From a review in the Times Literary Supplement: "Heighton writes convincingly ... switching smoothly between lyricism and the erotic, between grandeur and elegiac mood. He can carve out a scene of beauty in a few words, but is also able to realize the unremarkable with a vivifying simplicity." In Quill & Quire: "There’s not a wilting word in On Earth As It Is; these stories are real and rooted and vital."
Maidenhead, by Tamara Faith Berger: Myra, naive and curious, is on a family vacation to the southernmost tip of Florida—a mangy Key West full of Spring Breakers. Here, suffering through the embarrassments of a family on the verge of splitting up, she meets Elijah, a charismatic Tanzanian musician who seduces her at the edge of the tourist zone. Myra longs to lose her virginity to Elijah, and is shocked to learn he lives with Gayl, a secretive and violent woman with a strange power over him. Myra and her family return to an unnamed, middle-class, grey Canadian city and she falls in with a pot-smoking, intellectual anarchist crowd. When Gayl and Elijah travel north and infiltrate Myra's life, she walks willingly into their world: Myra continues to experiment sexually with Elijah, while Gayl plays an integral part in the increasingly abject games. Maidenhead traverses the desperate, wild spaces of a teenage girl's self-consciousness. How does a girl feel scared ... What is she scared of ... And how does telling yourself not to be scared really work. As Myra enters worlds unfamiliar of sex, porn, race and class, she explores territories unknown in herself.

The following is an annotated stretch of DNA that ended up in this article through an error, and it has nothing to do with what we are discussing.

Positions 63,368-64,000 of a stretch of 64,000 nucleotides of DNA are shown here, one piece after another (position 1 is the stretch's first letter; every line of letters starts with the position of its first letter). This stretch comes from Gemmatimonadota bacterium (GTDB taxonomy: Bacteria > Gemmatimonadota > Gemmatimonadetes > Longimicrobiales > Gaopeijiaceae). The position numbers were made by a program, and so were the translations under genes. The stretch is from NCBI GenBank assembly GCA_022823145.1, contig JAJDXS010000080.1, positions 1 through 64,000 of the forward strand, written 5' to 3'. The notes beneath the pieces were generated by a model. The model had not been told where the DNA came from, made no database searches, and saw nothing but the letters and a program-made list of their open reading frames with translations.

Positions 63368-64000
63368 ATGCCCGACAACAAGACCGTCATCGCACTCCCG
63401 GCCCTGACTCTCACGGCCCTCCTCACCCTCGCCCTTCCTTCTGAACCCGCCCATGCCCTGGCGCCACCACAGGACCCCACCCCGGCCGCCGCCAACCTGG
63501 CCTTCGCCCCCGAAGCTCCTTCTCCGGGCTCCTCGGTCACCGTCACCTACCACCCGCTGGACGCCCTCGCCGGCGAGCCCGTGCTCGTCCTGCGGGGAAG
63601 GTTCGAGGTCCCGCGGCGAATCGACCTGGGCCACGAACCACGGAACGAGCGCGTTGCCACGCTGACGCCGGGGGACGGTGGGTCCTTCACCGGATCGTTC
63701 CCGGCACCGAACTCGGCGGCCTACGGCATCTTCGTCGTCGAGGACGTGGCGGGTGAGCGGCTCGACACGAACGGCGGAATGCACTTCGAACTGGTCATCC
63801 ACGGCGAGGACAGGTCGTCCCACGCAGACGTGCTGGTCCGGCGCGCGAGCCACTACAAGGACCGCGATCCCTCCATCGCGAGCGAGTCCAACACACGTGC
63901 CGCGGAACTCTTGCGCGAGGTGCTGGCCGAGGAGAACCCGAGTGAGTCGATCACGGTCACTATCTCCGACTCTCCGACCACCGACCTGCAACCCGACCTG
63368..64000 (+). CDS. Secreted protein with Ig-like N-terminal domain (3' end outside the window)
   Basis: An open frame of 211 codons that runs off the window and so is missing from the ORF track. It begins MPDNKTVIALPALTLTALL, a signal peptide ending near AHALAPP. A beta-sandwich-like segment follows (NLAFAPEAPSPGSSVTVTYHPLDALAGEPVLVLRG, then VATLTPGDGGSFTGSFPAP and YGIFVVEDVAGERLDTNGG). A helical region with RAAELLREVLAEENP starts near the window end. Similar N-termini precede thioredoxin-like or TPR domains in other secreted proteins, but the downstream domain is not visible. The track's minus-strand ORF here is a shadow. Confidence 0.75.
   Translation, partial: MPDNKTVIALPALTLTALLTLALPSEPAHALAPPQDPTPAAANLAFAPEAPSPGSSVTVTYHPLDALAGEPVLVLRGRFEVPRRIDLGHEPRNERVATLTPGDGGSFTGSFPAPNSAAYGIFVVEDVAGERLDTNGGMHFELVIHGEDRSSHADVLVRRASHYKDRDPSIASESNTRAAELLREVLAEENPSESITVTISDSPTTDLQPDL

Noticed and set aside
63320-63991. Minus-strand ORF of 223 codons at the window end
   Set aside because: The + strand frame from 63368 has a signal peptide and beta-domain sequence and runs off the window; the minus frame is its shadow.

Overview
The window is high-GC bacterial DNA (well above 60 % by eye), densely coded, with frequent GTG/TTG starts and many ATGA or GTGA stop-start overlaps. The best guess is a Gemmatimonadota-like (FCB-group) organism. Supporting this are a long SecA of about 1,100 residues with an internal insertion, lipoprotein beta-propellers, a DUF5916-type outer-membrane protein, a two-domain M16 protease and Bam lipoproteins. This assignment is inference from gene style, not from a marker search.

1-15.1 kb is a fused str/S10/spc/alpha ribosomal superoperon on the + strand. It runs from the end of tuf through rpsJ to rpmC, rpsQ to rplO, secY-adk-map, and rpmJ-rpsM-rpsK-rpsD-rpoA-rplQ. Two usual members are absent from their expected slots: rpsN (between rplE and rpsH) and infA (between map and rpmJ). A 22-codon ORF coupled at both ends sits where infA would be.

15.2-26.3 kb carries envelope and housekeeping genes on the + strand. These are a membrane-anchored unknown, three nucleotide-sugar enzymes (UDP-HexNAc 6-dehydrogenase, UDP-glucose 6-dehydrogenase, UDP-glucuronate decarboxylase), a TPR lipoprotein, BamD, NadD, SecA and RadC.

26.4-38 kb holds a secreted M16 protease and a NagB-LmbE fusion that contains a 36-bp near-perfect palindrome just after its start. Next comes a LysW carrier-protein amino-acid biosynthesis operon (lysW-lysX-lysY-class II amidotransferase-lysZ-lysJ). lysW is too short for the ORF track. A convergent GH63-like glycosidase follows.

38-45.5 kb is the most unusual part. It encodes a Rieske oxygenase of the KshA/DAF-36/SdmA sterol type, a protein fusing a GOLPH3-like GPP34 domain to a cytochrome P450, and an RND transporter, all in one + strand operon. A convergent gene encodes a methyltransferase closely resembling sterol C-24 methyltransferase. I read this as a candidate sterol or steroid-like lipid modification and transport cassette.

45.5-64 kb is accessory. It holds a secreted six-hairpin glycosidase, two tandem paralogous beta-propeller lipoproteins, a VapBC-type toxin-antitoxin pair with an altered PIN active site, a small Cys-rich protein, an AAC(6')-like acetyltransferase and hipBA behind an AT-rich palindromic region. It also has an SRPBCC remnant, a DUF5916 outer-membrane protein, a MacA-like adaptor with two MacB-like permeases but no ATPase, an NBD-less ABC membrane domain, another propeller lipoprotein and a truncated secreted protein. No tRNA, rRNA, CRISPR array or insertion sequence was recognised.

Sheila Heti wrote in the Globe and Mail: "Maidenhead is a mesmerizing and important novel, lying somewhere between the wilds of Judy Blume, Girls Gone Wild, and Michel Foucault. It's a thrilling, brilliant, and really hot place to be." From Quill & Quire: "At the risk of sounding grandiose, Maidenhead is a masterpiece: a richly layered, complexly rendered, rhythmically written, and brilliantly executed meditation on power, desire, and consciousness."